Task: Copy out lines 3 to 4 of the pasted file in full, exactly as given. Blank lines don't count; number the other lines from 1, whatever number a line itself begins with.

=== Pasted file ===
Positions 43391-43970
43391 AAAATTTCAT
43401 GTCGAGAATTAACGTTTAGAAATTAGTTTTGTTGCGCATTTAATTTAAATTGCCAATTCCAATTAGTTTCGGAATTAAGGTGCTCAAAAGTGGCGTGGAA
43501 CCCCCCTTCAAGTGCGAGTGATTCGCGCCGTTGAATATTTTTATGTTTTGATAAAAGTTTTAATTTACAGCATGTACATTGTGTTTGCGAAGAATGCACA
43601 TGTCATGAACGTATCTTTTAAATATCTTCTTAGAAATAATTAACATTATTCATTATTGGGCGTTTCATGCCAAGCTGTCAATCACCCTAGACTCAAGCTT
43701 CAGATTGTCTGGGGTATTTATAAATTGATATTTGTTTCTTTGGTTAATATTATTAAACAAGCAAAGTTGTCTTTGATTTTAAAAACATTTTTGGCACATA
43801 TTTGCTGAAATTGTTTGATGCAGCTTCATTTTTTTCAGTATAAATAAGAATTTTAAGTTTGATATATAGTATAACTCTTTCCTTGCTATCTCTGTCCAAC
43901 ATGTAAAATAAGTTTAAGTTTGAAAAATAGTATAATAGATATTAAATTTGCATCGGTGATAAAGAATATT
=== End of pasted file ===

43401 GTCGAGAATTAACGTTTAGAAATTAGTTTTGTTGCGCATTTAATTTAAATTGCCAATTCCAATTAGTTTCGGAATTAAGGTGCTCAAAAGTGGCGTGGAA
43501 CCCCCCTTCAAGTGCGAGTGATTCGCGCCGTTGAATATTTTTATGTTTTGATAAAAGTTTTAATTTACAGCATGTACATTGTGTTTGCGAAGAATGCACA